Putting the 洋 in 洋蔥

By Lucas Klein, published

I've been a casual follower of Chinese - English and English - Chinese translation issues involving The Onion (America's Finest News Source) ever since a 2002 article about American Congresspeople wanting to move from the Capitol building was re-printed in the Beijing Evening News 北京晚报.

Then there was the report from the Onion News Network about China becoming "the world's number one producer of air pollution": "It is a very proud day for my country," says the ambassador from China.

And now The Onion reports that it has been sold "To The Chinese."

I suppose we could look at this issue from any number of angles. The biggest question to me is whether the humor of The Onion in this case comes from mocking American prejudices and fears about China, or whether it contributes to those prejudices and fears about China--or is it trying to have it both ways? (I think these are the questions that, on the level of race relations in America, prompted Dave Chappelle to leave his show).

I think we could argue that for a long time. But what I'd like to mention here on Paper-Republic is the language issue, and how The Onion represents the Chinese language, and what that has to do with translation.

I'll probably have to think about this more, and leave some of the pontificating or conclusion-reaching to the discussion that I hope takes root in the comments section, but I want to make some observations:

First, we seem to be free of "Charlie Chan-style" broken English. That suggests that we're in the realm of presenting proper translation rather than presenting bad speakers of English.

Second, the way that ideology is presented through language is patent: look at the English of the "Publisher Emeritus" in explaining his sale of the paper.

Third, translation and ideology seem to come together in representations of "translationese," or in this case that form of writing that comes out of hasty Chinese - English translation, which seem to base their humor (and I do find it funny) on a presentation of a foreign (in several senses) ideology in an otherwise recognizable language. Take a look at the web page for Yu Wan Mei 鱼完美, or Amalgamated Salvage Fisheries and Polymer Injection Group, the Chinese company that is supposed to have purchased The Onion. To me, it reads like certain kinds of contemporary American avant-garde poetics, maybe even Flarf.

But then the translatability, or commensurability--or what one scholar has called "fungibility"--of all languages (or at least Chinese and English) enters the equation, too. Click on 简体中文 on the Yu Wan Mei site, or view "China's Andy Rooney Has Some Funny Opinions About How Great The Chinese Government Is", and, if you know Chinese, see what happens when something written in English to represent Chinese translation is then "back"-translated into Chinese for effect. As for that effect, for most of The Onion's audience, random Chinese-sounding noises could have sufficed, but The Onion bothered to go through the trouble of having Chinese speakers write and record a Chinese "source" text against which to write the English "target" text. I for one find the effect very confusing: I want to laugh at what's going on in the English, but what's going on in the Chinese (strange misuses, obvious Americanisms--in the Rooney segment particularly--conducted in Chinese, and so on) throw me into a spin. It's all very complicated.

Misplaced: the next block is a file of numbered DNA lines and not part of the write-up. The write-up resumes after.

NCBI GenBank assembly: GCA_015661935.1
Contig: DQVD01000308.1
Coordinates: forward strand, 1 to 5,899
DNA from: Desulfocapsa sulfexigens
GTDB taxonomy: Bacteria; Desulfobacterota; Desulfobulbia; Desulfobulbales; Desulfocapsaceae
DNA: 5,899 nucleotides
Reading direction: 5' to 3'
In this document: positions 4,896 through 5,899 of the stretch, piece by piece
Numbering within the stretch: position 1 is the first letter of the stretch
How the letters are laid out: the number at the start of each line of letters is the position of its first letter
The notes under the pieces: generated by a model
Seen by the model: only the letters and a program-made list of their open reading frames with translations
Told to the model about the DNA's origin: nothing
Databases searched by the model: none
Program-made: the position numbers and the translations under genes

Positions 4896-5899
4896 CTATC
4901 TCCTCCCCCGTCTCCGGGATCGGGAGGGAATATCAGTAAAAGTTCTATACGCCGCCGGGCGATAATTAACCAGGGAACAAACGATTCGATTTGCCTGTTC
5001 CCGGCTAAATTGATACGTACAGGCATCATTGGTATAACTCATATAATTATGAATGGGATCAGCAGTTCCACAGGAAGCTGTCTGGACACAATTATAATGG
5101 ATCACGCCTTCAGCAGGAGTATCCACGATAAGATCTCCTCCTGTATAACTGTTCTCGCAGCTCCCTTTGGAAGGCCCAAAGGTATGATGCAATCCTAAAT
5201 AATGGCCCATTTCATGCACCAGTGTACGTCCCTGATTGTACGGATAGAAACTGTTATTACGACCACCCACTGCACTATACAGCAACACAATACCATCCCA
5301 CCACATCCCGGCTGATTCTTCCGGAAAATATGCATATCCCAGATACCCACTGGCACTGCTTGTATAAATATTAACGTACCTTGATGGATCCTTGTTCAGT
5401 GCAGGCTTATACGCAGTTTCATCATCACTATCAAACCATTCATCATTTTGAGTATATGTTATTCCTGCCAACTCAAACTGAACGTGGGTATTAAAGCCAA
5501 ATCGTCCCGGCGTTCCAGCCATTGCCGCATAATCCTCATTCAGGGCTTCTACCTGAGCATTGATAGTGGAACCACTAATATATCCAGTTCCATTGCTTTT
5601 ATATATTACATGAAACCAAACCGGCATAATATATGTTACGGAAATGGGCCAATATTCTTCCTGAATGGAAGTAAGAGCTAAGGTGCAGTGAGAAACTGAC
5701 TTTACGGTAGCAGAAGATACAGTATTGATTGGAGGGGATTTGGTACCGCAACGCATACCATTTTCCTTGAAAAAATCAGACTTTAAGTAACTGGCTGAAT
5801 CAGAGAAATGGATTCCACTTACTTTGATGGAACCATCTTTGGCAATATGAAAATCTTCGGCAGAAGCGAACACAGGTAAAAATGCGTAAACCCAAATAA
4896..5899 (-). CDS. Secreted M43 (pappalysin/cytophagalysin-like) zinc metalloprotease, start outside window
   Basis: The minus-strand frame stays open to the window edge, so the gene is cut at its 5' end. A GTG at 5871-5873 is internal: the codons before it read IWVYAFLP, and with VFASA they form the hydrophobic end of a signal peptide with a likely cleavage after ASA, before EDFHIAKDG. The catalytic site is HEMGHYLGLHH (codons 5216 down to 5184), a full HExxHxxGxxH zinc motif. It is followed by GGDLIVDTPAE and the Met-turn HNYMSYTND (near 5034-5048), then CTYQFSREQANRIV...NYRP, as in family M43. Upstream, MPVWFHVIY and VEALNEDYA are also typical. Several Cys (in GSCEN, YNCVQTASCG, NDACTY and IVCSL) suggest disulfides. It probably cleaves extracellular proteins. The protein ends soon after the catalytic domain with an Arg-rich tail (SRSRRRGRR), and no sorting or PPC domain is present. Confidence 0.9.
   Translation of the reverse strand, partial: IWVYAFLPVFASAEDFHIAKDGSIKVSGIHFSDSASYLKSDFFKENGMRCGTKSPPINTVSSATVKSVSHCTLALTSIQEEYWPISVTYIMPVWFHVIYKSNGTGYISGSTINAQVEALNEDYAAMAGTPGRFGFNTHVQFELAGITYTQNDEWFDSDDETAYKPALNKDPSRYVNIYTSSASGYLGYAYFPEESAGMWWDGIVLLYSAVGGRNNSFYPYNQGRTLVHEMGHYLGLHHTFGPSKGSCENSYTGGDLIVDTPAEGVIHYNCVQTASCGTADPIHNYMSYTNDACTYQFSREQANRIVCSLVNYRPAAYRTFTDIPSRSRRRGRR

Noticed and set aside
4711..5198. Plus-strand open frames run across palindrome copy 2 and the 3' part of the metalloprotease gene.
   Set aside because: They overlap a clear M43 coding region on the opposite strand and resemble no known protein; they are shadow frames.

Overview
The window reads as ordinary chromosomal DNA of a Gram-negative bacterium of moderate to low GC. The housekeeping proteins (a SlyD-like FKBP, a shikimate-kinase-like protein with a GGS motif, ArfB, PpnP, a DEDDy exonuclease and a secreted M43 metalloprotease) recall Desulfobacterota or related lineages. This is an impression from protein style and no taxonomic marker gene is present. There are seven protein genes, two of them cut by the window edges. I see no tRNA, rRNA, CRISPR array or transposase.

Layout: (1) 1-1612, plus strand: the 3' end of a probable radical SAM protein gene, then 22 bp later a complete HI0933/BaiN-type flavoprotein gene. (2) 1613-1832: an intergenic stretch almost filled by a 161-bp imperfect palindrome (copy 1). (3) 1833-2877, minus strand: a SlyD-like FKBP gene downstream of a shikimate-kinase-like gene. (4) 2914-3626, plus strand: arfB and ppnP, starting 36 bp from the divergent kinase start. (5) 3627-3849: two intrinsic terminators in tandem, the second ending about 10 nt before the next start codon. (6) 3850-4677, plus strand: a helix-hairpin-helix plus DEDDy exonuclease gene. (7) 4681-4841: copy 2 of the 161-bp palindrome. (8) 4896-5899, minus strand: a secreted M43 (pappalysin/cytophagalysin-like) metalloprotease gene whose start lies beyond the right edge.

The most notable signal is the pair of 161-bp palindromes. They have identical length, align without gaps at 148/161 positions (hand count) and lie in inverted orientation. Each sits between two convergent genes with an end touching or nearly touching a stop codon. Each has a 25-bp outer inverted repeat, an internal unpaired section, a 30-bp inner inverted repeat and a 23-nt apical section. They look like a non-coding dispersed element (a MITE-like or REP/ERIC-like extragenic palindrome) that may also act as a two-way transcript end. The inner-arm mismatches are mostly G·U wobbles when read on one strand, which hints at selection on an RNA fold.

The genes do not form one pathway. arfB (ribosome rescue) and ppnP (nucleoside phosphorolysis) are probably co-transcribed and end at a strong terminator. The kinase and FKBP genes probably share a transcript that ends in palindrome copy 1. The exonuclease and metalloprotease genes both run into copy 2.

And, to get back to the question about the ethics of this, I wonder about whether this all can help us get past some of our cross-cultural misunderstanding and prejudice of each other or not (and it is "each other": one Onion report, again focusing on language, reports, "Potato-Faced Youngster Lauded For Memorizing Primitive 26-Character Alphabet"). In the 1980s critic Li Tuo 李陀 spoke a god deal about how the language of Obscure Poetry 朦朧詩 broke through the Maoist ideology of what he called Maospeak, or the Mao Style 毛文體. Is that what The Onion is doing here, or is it doing the opposite? Or is it trying to have it both ways?


# 1.   

In case anyone needed more evidence that much of the humor of this Onion issue is based on language, and our associations with and sensitivity to it, I just noticed this quote, from the article whose headline claims: "China Strong":

As of press time, the brute and inexpressive English language could not convey the full magnificence of China, nor its excellence in every arena, nor the protective warmth of the red sun that shines forever on its borders, nor the innumerable glories of its Great Leaders.


Lucas , July 20, 2009, 7p.m.

# 2.   

Holy crap, 鱼完美 has a website!! This is brilliant.

Eric Abrahamsen, July 21, 2009, 3:08p.m.

# 3.   

If there are any non-Chinese speaking readers following this thread, I want to point out Lucas' clever title: Putting the YANG () in YANGCONG (洋蔥):

The Chinese word for "onion" - as in the round, white, layered thingie you put on hamburgers - is yangcong, or "western scallion". Chinese onions - what we in the west call "scallions" - are just cong or dacong (big cong) in Chinese.

So Lucas' title can mean "putting the WEST back into the WESTERN SCALLION" or, if you prefer, "putting the WEST back into the WESTERN ONION".

Trust me, it's a good title. Way funnier in Chinese. Probably way funnier than it was before my attempt to explain it.

Whoops. Sorry, Lucas.

Cindy M. Carter, July 21, 2009, 5:57p.m.

# 4.